The first award goes to the documentary “Thank you for the Rain” by Julia Dahr and her protagonist Kisilu, an educated farmer from Kenya, whose remarkable passion and devotion touched us deeply and will stay in our hearts. Kisilu, is a father with virtually nothing, doing what he can and making a real difference, not only for his beloved family but his entire community. From his small farm in Kenya he sees the bigger picture and not only the trees he is planting in his dried land. Kisilus figure has the power of a mythological hero, sending a universal message that goes far beyond the issue of the climate change itself, reminding us that it takes only one to make a difference.
The second prize goes to “Plastic China” by Jiu-liang Wang, a film focusing on the microcosm of a group of plastic waste recyclers. China is the leading importer of plastic waste in the world. We follow Yi Jie, a smart yet trapped eleven-year-old girl in this debris environment. Out of toxic materials she creates her own dream world. Thanks to the cinematic perspective, the director allows us to witness the complex relationships between two families living on the hills of our plastic trash. It results in a precious piece of authentic Cinema.
The third prize goes to “Up, Down and Sideways” by Anushka Meenakshi and Iswar Srikumar. The filmmakers present a community in the hills of Nagaland, India where rice and music are growing together. The camera orchestrates this unique verbal musical tradition in a striking contemporary performance, derived from groups of men and women singing delightfully in the paddy fields, reminding themselves and each other that: “I cannot sing the parts alone; without you there can be no song”. The film dances between the ethno musical and environmental genre, creating the choreography of an unforgettable and inspiring community.
For narrating the changes in ecological balance through the often-neglected voice of mother earth and employing a powerful cinematography that employs a poetic language that never falls into a didactic tone; for showing us how drought can change the sound of a tree, how species form an acoustic language, which brings forth an ecological symphony, in which each would be independent yet synchronized.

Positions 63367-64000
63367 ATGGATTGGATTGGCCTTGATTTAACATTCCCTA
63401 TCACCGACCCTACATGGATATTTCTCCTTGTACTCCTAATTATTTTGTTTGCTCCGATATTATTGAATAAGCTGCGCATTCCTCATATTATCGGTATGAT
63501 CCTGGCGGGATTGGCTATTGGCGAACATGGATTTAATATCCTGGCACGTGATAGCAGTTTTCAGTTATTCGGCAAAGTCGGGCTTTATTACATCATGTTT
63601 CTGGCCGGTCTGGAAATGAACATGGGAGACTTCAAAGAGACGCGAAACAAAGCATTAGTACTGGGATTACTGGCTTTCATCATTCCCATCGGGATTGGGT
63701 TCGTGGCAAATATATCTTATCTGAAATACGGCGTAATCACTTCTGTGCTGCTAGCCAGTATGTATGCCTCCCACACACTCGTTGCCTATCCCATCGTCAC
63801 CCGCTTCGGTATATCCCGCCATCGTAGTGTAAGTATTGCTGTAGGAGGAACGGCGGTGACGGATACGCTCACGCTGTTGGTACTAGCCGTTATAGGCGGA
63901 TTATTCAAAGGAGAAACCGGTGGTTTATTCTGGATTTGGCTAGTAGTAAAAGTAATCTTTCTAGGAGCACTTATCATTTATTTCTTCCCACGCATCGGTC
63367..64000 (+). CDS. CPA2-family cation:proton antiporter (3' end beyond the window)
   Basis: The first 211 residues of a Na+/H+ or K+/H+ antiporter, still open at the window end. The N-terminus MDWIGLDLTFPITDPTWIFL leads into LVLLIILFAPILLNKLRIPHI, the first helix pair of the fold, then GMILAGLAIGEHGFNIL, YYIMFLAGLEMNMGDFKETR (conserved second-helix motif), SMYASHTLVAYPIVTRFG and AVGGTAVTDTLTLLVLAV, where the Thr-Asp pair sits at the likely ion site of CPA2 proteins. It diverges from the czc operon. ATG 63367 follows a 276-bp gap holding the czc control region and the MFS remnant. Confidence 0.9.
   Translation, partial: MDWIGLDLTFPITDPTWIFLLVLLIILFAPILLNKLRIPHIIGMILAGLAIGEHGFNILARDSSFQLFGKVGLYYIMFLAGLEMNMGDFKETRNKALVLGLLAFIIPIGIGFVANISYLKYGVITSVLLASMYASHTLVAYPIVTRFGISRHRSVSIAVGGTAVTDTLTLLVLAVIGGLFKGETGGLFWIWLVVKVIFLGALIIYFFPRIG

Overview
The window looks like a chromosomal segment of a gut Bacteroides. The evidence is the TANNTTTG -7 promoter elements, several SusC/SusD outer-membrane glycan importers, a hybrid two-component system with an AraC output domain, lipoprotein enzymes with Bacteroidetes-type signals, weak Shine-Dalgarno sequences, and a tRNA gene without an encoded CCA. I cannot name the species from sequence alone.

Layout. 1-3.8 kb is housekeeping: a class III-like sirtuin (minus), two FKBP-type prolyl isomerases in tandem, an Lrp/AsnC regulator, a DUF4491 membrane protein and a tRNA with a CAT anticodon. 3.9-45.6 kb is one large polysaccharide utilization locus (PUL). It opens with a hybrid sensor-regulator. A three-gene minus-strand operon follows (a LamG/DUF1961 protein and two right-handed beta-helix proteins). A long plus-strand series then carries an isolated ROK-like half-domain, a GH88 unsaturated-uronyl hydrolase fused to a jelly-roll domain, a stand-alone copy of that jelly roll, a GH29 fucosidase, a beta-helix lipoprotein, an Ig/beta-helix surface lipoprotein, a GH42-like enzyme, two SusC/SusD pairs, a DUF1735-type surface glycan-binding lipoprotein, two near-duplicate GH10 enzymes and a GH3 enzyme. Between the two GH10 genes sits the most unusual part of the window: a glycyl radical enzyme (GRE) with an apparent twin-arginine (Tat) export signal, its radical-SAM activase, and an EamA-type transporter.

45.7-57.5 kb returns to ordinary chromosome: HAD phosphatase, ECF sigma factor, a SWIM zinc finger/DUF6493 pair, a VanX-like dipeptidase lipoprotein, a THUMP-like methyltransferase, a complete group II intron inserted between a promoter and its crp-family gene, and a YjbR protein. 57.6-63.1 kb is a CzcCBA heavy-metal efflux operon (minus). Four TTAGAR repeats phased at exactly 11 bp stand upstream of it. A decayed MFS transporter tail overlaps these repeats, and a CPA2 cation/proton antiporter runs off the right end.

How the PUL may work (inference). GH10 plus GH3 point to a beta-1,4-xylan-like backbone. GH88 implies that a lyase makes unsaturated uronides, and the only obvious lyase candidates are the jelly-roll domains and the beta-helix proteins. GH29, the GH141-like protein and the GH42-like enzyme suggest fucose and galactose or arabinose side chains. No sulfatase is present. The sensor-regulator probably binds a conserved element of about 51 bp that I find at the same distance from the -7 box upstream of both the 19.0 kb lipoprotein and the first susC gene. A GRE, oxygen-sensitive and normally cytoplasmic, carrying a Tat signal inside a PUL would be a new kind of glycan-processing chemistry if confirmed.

We would like to share a few things that we deem important about our festival. Half of the films are from the third world and half of the directors are female. While choosing the films from the first world, we have tried to give precedence to directors who “engage in with the problems of their own countries.”
Another significant information regarding our festival: You may not believe it, but all of your films are examined and discussed carefully. It means there are no package programmes. And as you know there is still no participation fee. We insist on not receiving any support from the government. We also do not receive support from any multinational company that might be linked with ecological problems.
Among his advice to young directors before his passing away, Peter Wintonick emphasized the following: Never send a film to a festival that charges you money for it. A sentence with an emphasis on ‘never’ must be telling us something. But as you know, almost all of the festivals in Europe has began to charge an application fee as if they actually need it. It is not limited to that; they have also decreased the support they provide for directors such as travel allowance and accommodation. If Peter Wintonick were alive, we would be saying to him: Almost everyone requires an application fee, so what should the young directors do?
In brief, your films are examined with great care. The majority of the island’s residents (you’ll be surprised to see it) wait for you and your films throughout the year. We do this festival together with them.
This year, we would like to present the films under the following titles: “The End of Great Agriculture,” “The Sea is Over,” “Garbage Planet,” “The Greed for Energy,” and “A Quest for an Alternative Way of Living.” This is what is going on in general: Humans have been quickly destroying everything that cannot cry, bite, or defend itself. First and foremest among them are the sea creatures, the wilderness, trees, lakes, and rivers…We empty them, kill them off or contaminate them. But there is a little detail. It seems that there are certain heroes who insist on being a human, who keeps the hope alive, who never give up struggling. The small fishermen of Greece, the small farmers of Kenya and Ethiopia, the ones who repair the waste in the USA, the ones who make the world’s most beautiful music from the garbage in Paraguay, the ones who construct houses out of mud… Yes, this is a small detail; however, details matter, they matter even more if they are small.
We are looking forward to see you in our festival, in our little island.